I would definitely recommend this book. First romantic relationships aren’t easy because we still need to learn the importance of communication, but they are also exciting and genuine- like this book.

Thank you to Xpresso Book Tours, NetGalley and Feiwel and Friends for the review copy. All opinions are my own and were not influenced in any way.


Julie Halpern is the award-winning author of seven young adult novels, one novel for adults, and one picture book for young readers. In her imaginary spare time she enjoys traveling, making cosplay for her kids, and eating baked goods. Julie lives in the Chicago suburbs with her husband, Caldecott-winning author and illustrator Matthew Cordell, and their two children.

Len Vlahos dropped out of NYU film school in the mid ’80s to play guitar and write songs for Woofing Cookies, a punk-pop four piece that toured up and down the East Coast, and had two singles and one full-length LP on Midnight Records. After the band broke up, he followed his other passion, books. He is the author of The Scar Boys, a William C. Morris Award finalist and a #1 Indie Next pick, and Scar Girl, the book’s sequel. Len lives in Denver with his wife and two young sons, where he owns the Tattered Cover Book Store.

GIVEAWAY (ends Jan 21st):
Tour-wide giveaway (US only)

  • Paperback copy of Girl on the Ferris wheel


Thank you for reading the post! Have a great Thursday!

If you would like to see what other bloggers thought of the book, here is the full blog tour schedule:

January 11th
Brianna’s Books and Randomness  >> Review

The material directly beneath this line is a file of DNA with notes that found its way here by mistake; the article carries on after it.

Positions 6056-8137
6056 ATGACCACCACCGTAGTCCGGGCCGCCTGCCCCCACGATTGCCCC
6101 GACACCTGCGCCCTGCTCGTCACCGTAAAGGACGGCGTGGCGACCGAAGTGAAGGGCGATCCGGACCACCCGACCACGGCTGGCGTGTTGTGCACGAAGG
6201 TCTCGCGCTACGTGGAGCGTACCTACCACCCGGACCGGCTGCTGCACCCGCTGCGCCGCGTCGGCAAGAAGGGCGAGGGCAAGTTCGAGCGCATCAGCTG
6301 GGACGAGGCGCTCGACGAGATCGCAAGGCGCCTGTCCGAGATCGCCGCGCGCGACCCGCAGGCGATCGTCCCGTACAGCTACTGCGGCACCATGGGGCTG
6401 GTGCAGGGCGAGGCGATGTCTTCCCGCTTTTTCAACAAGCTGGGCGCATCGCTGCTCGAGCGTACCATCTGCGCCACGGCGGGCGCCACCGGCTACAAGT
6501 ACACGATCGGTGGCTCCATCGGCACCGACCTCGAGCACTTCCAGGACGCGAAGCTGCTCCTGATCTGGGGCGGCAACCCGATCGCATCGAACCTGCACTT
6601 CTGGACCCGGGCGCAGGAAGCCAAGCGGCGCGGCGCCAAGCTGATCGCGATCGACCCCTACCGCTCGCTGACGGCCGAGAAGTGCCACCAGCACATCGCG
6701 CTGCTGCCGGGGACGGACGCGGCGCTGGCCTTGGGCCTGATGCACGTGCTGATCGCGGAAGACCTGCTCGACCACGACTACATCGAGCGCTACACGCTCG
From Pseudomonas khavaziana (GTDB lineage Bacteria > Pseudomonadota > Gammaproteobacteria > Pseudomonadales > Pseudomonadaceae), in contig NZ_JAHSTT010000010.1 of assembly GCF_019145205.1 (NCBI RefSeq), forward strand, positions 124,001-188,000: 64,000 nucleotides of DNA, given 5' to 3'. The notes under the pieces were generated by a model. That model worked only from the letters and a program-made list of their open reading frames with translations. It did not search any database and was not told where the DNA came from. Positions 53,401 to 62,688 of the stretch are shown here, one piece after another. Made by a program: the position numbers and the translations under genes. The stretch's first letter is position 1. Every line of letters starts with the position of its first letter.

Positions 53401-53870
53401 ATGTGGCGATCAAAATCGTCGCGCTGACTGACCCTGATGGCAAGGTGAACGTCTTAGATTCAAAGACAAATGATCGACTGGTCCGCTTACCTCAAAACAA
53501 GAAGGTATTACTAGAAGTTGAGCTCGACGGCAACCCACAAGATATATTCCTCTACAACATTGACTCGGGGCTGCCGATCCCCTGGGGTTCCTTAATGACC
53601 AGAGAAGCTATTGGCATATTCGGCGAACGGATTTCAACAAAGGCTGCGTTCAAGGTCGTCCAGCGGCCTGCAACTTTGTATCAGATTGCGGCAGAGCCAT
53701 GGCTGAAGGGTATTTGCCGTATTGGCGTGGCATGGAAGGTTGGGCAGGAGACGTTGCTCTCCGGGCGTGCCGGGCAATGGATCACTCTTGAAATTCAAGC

Twirling Book Princess >> Excerpt
Rajiv’s Reviews  >> Review
Books Tea Healthy Me >> Review

January 12th
The Avid Reader >> Excerpt
What Irin Reads >> Review
The Phantom Paragrapher  >> Review
My Tangled Skeins Book Reviews  >> Review
The Book View >> Interview
Rockin’ Book Reviews >> Guest post

January 13th
Sadie’s Spotlight >> Excerpt
It Starts at Midnight >> Review
Movies, Shows, & Books  >> Excerpt
What Emma Did Next >> Review

January 14th
Adventures in Writing >>  Excerpt
Kait Plus Books >> Interview
Reading tonic >> Review
dinipandareads >> Review

January 15th
DEEKAY | Daily Dose of Reading >> Review
Books A-Brewin’ >> Guest post
What Is That Book >> Excerpt
Booky Cat >> Interview
Sushirainbow >> Review

6 replies on “#Blog Tour #Book Review of Girl on the Ferris Wheel @Xpresso Book Tours”

  1. Excellent review, Tony. This does seem like a book I will enjoy reading, despite the book having a main character who is suffering from depression. Seems like the book has handled it in a poignant manner. Thanks for sharing!

    Liked by 1 person

    1. Thank you, Debjani! The representation of depression sounded realistic. Of course, everyone’s depression is different and what felt authentic to me may be perceived as exaggerated or understated by others, but it’s good to raise awareness of this topic.

      Liked by 1 person

    1. Thank you, Carla! I agree with you that sometimes there is a lot of pressure on children and teenagers: get good grades, get into university, have a great career and family, be always happy and positive…Combine all this with social media… Having supportiveand understanding parents and friends is a great fortune.

      Liked by 1 person